History

Darkest two hours revisited

Featured image I gave my quick take on the highly praised Churchill film Darkest Hour in my post “Darkest two hours.” By contrast, Steve Hayward declared the film “great” in this post and put it in the context of other depictions of Churchill on film in a valuable Weekly Standard column. In praising the film, Steve joins other esteemed Churchill experts who have written about it (Larry Arnn, Victor Davis Hanson, and »

The Generation That Knew Not Josef

Featured image Outgoing Senator Jeff Flake—an old friend from years ago before he entered electoral politics—has roiled the waters with his recent remarks that were said (not quite accurately) to have compared President Trump to Josef Stalin. This purported comparison understandably upset conservatives (and Flake was quick to correct the Tweet-fueled mischaracterization of his point), but I naturally wondered if he wasn’t onto a brilliant bit of misdirection: Everyone knows that Trump »

Abate Abbas: Text, video & more

Featured image Yesterday I noted the speech of Palestinian Authority President for Life Mahmoud Abbas, referring readers to the Times of Israel account of the speech and Times of Israel editor David Horovitz’s column on it. Abbas had given his speech this past Sunday to the PLO Central Council. My post, however, lacked the text of the speech. Now the invaluable MEMRI provides us a 17-minute video of excerpts posted here and »

Abate Abbas, please

Featured image Mahmoud Abbas is one of the many people to whom President Trump is getting. It is entirely to Trump’s credit that Abbas’s usual shtick has failed so miserably with Trump, as is the contrast with President Obama in this respect. Abbas is a deeply unsavory figure in a world of unsavory figures. Entering the fourteenth year of his four-year term as president of the Palestinian Authority, he lacks legitimacy of »

Deep thoughts by James Comey

Featured image Former FBI Director James Comey has been a public figure for a long time, but we are only now really getting to know him. It is difficult to fathom the depth of his self-regard. He is deeply imbued with the sense of his own righteousness. He therefore played the part of a straight-talking G-Man with undiluted conviction. No one would ever mistake him for a man with a sense of »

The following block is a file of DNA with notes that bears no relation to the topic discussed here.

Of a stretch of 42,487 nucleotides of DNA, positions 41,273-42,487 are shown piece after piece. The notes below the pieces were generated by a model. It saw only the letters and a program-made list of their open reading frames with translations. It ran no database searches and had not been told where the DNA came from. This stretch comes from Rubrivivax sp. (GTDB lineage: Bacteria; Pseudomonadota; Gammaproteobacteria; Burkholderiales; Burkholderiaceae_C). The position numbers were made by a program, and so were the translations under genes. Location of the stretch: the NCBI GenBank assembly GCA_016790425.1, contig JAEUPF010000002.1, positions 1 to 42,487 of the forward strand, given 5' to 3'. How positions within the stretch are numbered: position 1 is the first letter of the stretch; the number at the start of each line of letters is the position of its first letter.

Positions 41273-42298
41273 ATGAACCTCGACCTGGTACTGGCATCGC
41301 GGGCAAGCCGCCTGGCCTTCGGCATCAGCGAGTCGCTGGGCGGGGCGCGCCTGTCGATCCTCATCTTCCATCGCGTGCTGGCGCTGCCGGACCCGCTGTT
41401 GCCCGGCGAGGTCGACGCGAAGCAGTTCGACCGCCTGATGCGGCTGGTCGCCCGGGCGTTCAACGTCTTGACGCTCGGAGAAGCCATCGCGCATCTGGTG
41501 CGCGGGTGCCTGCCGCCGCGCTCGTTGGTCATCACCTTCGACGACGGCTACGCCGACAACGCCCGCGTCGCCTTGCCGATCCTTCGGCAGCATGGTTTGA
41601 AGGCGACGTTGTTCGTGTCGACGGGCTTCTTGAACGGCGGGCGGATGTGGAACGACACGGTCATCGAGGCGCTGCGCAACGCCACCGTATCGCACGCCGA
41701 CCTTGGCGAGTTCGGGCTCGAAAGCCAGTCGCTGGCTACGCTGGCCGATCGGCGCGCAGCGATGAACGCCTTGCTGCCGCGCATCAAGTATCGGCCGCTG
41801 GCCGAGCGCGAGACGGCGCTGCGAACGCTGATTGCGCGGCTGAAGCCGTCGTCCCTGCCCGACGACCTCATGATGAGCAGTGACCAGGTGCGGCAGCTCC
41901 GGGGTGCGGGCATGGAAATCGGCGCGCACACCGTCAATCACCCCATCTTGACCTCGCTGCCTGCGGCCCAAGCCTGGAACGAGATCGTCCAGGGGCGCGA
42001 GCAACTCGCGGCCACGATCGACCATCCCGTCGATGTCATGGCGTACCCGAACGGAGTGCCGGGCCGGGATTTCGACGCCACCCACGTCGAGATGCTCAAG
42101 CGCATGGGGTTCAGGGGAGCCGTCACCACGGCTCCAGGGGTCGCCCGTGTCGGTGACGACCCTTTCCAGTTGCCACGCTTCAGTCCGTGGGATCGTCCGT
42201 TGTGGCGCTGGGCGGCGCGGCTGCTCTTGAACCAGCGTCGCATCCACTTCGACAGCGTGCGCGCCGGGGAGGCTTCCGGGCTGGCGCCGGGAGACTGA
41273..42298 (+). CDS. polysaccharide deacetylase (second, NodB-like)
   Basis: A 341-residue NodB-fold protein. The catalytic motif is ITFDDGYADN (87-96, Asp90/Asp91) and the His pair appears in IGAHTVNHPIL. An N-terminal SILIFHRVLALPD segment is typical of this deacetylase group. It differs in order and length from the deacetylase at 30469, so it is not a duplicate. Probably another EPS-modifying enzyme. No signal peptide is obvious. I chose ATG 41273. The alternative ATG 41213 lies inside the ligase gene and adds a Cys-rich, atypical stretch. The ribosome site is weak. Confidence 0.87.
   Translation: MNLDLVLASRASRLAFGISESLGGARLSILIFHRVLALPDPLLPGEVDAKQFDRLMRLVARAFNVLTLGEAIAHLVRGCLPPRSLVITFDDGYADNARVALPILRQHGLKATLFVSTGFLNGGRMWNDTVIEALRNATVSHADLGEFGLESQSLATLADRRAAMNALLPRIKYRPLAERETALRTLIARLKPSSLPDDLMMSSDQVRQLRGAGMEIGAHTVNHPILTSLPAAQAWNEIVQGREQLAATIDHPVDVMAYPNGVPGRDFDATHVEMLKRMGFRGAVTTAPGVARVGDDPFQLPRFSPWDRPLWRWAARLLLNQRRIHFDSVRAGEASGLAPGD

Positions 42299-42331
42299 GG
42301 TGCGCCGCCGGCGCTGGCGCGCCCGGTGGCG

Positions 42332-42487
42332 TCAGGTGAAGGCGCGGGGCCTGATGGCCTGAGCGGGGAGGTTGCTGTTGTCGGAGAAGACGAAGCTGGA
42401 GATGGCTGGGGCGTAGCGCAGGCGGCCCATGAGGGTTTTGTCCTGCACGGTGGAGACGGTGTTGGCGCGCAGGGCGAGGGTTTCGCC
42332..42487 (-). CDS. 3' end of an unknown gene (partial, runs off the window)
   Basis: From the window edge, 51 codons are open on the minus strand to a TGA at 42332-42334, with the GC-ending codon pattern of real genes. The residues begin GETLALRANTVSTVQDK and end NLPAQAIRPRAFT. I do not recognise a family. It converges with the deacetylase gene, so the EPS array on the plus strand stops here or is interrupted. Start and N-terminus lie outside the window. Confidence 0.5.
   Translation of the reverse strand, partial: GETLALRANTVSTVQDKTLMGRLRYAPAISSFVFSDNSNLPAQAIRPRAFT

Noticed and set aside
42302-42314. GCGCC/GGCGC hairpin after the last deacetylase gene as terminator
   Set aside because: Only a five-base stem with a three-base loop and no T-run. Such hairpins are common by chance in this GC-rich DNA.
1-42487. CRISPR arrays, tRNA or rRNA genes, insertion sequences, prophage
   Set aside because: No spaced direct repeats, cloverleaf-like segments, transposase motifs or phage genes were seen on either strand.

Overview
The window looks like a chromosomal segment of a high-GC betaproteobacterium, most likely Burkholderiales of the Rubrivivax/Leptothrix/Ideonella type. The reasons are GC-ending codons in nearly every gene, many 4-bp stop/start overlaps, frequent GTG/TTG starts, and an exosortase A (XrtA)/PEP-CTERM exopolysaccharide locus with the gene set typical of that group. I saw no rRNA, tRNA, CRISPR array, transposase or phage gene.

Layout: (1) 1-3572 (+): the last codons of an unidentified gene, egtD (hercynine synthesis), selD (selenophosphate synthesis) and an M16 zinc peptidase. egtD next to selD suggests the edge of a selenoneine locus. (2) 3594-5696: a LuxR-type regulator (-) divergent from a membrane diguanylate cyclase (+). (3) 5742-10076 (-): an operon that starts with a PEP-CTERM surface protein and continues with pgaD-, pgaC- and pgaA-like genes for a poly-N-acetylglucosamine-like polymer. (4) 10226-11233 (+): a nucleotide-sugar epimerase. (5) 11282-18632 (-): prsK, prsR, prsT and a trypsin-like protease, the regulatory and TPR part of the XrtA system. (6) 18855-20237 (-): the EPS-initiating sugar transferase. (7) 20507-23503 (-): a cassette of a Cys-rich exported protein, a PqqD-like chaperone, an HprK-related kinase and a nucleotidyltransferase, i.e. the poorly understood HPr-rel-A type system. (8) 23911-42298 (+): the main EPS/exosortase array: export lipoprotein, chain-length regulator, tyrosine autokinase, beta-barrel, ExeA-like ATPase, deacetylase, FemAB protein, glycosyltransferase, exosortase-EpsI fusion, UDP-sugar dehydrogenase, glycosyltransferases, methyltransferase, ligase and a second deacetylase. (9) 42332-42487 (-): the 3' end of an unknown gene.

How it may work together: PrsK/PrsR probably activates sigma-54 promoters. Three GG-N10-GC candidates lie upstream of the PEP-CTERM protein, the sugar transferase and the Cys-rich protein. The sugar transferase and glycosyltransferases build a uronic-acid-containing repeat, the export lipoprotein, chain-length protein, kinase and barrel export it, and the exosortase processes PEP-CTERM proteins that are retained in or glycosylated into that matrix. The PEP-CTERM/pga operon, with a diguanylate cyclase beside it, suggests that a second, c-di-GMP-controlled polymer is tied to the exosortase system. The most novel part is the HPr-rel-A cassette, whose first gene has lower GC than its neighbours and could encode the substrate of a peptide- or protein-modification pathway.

The two Martin Luther King Jrs

Featured image Today being Martin Luther King’s birthday, I took time off from thinking about the dossier/s***thole and read an essay written for the Heritage Foundation by Peter C. Myers: “The Limits and Dangers of Civil Disobedience: The Case of Martin Luther King, Jr.” I recommend it. Myers argues: (1) America’s founding principles of natural rights and the rule of law permit the practice of civil disobedience narrowly conceived. (2) American civil »

The prophetic voice

Featured image When Martin Luther King, Jr., brought his nonviolent campaign against segregation to Bull Connor’s Birmingham, he laid siege to the bastion of Jim Crow. In Birmingham between 1957 and 1962, black homes and churches had been subjected to a series of horrific bombings intended to terrorize the community. In April 1963 King answered the call to bring his campaign to Birmingham. When King landed in jail on Good Friday for »

Steve Bannon, David Stockman, and the need to spill one’s guts to liberals [UPDATED]

Featured image Jonah Goldberg says he’s “struggling to think of a comparable figure in American political history who squandered real power and influence as completely and quickly as [Steve] Bannon has.” The closest he comes is Father Coughlin from the 1930s. I can come no closer. However, Bannon’s fall reminds me of what happened to David Stockman in the 1980s. In some ways the comparison seems inapt. Stockman, who served as President »

The Indispensable Churchill Bibliography